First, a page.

1 Peter 1:6-9
Wherein you greatly rejoice, though now for a season, if need be, you are in heaviness through manifold temptations:…
In the previous verses the apostle describes the state of salvation; he then says here, "Wherein," etc. So the experience recorded here is the possible experience of the believer. Comp. ver. 5, "Kept by the power of God through faith unto salvation ready to be revealed in the last time," with ver. 9, "Receiving [now] the end of your faith, even the salvation of your souls;" i.e. salvation is not a future matter only. We can receive the end of our faith now; heaven is only fully revealed hereafter, but it is already possessed. And here the apostle tells them how. Heaviness may minister to it; out of heaviness may grow such joys as shall be the salvation which is the goal of their hopes. Heaviness - joy - salvation; that's the order here. Sometimes when the sun is setting behind the hills, making the peaks glow like burnished gold, the beauty is repeated on the peaks opposite, eastern and western both aglow; but the valleys between are already in twilight or darkened with mist. That is an emblem of many a Christian life; the beginning and the end are radiant, but the years between are filled with shadows. Now, that need not be. The Light of the world is a sun which no more goes down, and when he has risen on our hearts henceforth east and west horizons, the summits of our history, but no less the broad plain, and every little glen and lowly place that comes between, may lie in the soft full glow of perpetual noon. The hindrance to this, we say, is the "heaviness through manifold trials," which will come; but, says Peter, there is a secret by which out of these may grow "joy unspeakable and full of glory." Not only notwithstanding these, but because of these, the believer's life may be a continuous chastened joy; and to have that is to anticipate heaven.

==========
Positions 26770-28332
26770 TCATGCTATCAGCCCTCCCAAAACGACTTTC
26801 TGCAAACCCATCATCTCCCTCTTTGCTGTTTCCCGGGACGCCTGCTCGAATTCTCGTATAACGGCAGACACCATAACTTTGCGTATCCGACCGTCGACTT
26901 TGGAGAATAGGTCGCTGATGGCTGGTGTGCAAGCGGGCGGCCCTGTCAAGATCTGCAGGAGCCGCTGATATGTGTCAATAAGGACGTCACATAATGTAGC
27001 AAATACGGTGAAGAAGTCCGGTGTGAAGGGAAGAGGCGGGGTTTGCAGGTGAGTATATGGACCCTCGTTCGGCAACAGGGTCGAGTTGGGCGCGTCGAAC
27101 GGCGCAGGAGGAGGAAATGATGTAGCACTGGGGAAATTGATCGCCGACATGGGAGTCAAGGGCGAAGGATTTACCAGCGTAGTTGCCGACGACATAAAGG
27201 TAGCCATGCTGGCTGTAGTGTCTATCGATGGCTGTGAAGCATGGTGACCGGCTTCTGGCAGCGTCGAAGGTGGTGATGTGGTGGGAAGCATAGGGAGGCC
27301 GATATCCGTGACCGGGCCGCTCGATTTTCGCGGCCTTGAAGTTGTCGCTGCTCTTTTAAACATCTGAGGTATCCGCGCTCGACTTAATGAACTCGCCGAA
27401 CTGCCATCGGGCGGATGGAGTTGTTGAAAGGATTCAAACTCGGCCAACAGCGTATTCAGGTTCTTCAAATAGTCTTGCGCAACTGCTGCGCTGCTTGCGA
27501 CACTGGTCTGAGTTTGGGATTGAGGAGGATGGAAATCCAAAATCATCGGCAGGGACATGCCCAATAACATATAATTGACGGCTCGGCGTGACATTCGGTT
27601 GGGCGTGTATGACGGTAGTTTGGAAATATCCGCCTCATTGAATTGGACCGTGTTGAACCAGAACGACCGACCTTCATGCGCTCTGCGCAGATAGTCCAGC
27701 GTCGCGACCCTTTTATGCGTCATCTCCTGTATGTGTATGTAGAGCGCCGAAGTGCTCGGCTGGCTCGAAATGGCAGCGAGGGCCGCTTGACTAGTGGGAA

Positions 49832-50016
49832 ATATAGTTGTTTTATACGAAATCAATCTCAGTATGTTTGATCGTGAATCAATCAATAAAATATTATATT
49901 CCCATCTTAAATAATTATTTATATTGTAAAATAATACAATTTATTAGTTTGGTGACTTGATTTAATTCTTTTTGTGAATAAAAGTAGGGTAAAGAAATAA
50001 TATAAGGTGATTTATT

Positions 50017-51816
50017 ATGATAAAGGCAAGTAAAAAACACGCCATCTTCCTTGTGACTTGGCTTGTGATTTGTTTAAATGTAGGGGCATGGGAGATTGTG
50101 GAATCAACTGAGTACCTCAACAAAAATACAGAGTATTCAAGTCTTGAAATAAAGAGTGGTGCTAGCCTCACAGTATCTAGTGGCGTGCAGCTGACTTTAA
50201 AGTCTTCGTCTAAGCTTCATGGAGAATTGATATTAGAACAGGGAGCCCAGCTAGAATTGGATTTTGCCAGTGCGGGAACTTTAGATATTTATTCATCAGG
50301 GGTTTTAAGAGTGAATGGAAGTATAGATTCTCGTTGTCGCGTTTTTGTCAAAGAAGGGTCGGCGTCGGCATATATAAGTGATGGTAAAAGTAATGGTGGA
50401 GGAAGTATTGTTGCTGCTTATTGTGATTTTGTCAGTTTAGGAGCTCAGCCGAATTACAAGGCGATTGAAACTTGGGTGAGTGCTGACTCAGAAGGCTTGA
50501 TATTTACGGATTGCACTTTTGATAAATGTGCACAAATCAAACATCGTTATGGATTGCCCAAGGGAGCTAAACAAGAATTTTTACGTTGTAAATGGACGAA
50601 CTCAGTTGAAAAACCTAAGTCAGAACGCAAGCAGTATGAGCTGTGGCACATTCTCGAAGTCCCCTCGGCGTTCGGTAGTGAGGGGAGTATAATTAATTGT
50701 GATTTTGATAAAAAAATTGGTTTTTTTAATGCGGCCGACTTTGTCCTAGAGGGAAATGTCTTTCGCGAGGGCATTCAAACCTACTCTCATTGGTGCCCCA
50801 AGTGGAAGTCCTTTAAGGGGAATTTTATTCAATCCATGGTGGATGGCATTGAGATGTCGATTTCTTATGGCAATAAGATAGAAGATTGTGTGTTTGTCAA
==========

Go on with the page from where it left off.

I. THE SAINTS' HEAVINESS THROUGH MANIFOLD TRIALS. The trials must be; they are part of the necessary discipline of sonship. If "man is born unto trouble as the sparks fly upward," more still is the new man. But for our help, then, consider: